Many birds feed on mosquitoes that spread the West Nile virus, a disease that killed 286 people in the United States in 2012 according to the Centers for Disease Control. Birdsalso eat insects that can be agricultural pests. However, rising temperatures threaten wild birds, including the Missouri-native Acadian flycatcher, by making snakes more active, according to University of Missouri biologist John Faaborg. He noted that farmers, public health officials and wildlife managers should be aware of complex indirect effects of climate change in addition to the more obvious influences of higher temperatures and irregular weather patterns.
"A warmer climate may be causing snakes to become more active and seek more baby birds for food," said Faaborg, professor of biological sciences in MU's College of Arts and Science. "Although our study used 20 years of data from Missouri, similar threats to bird populations may occur around the world. Increased snake predation on birds is an example of an indirect consequence that forecasts of the effects of climate change often do not take into account."
In the heart of Missouri's Ozark forest, cooler temperatures usually make snakes less active than in the edge of the forest or in smaller pockets of woodland. However, during abnormally hot years, even the interior of the forest increases in temperature. Since snakes are cold-blooded, warmer temperatures make the reptiles more active and increase their need for food. Previous studies using video cameras found that snakes are major predators of young birds.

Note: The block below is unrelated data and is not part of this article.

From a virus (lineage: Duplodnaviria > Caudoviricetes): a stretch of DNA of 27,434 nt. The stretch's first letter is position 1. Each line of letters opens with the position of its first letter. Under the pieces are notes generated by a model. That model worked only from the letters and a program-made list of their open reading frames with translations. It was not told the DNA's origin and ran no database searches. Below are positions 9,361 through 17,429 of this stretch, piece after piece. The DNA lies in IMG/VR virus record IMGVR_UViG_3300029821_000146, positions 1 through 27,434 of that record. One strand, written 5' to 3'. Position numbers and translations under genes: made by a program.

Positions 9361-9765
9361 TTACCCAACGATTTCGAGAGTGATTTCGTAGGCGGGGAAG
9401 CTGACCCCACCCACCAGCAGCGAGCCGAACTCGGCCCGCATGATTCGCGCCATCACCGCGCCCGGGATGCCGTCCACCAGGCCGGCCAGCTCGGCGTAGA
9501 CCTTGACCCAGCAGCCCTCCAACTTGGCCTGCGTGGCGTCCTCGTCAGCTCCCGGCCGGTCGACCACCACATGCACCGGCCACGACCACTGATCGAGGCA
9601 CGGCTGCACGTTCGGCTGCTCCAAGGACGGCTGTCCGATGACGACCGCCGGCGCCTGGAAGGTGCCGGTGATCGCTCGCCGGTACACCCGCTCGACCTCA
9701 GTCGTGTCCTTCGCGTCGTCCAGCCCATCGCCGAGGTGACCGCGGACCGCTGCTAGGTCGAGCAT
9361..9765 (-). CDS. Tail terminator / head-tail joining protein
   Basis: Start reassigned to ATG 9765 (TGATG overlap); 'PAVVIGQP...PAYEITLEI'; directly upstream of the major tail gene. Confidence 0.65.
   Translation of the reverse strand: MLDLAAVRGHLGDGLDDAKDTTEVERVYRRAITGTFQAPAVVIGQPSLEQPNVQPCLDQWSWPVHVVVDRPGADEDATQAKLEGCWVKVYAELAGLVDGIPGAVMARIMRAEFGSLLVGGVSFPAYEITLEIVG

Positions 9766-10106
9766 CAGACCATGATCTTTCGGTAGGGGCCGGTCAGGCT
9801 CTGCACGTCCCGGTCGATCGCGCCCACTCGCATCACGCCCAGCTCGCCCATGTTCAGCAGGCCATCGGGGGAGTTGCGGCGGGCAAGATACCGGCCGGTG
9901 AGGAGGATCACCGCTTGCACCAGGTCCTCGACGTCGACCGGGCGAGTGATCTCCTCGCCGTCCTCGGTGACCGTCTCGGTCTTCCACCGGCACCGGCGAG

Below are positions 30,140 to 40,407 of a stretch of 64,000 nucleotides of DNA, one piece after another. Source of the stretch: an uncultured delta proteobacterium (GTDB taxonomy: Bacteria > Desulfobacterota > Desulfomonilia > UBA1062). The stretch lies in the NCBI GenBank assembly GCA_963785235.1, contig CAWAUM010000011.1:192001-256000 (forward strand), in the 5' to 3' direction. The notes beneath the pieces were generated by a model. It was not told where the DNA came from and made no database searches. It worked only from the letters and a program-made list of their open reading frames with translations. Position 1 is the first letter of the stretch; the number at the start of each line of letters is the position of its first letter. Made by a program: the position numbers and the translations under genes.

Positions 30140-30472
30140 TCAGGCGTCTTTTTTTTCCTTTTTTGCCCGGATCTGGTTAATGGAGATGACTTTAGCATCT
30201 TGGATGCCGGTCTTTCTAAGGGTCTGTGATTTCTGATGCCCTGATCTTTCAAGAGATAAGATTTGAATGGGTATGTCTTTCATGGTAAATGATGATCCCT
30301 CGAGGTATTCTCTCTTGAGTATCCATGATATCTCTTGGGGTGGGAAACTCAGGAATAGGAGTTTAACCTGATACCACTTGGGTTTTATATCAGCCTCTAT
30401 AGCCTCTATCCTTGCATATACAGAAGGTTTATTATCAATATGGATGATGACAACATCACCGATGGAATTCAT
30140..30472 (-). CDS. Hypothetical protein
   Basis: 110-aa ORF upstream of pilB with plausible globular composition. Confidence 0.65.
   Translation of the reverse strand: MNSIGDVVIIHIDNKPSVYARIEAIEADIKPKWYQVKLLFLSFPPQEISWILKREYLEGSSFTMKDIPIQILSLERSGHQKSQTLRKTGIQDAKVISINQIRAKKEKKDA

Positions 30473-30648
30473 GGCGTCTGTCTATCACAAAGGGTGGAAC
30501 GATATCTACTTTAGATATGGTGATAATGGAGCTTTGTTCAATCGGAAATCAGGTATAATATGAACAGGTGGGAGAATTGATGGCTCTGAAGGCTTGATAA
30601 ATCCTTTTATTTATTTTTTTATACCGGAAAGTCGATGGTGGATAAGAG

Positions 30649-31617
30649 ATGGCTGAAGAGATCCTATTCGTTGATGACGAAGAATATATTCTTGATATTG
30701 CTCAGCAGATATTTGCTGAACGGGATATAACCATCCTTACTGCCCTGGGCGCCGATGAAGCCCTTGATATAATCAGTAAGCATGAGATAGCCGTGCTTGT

Over the past twenty years, fewer young Acadian flycatchers (Empidonax virescens) survived during hotter years, according to research by Faaborg and his colleagues published in the journal Global Change Biology. Survival of young indigo buntings (Passerina cyanea) also decreased during warmer years. Faaborg suggested that a likely reason for decreased baby bird survival in hot years was an increase in snake activity. Faaborg, his colleagues and his former students, collected the data used in the study during two decades of fieldwork.
"Low survival in the Ozark nests harms bird numbers in other areas," Faaborg said. "Birds hatched in the Ozark forest spread out to colonize the rest of the state and surrounding region. Small fragments of forests in the rest of the state do not support successful bird reproduction, so bird populations in the entire state depend on the Ozarks."
In addition to his position in the College of Arts and Science, Faaborg is an adjunct professor in the School of Natural Resources in MU's College of Agriculture, Food and Natural Resources. The American Associate for the Advancement of Science elected Faaborg a fellow in 2001.
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